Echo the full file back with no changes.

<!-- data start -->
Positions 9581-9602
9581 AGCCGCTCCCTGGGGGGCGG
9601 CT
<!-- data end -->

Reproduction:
Positions 9581-9602
9581 AGCCGCTCCCTGGGGGGCGG
9601 CT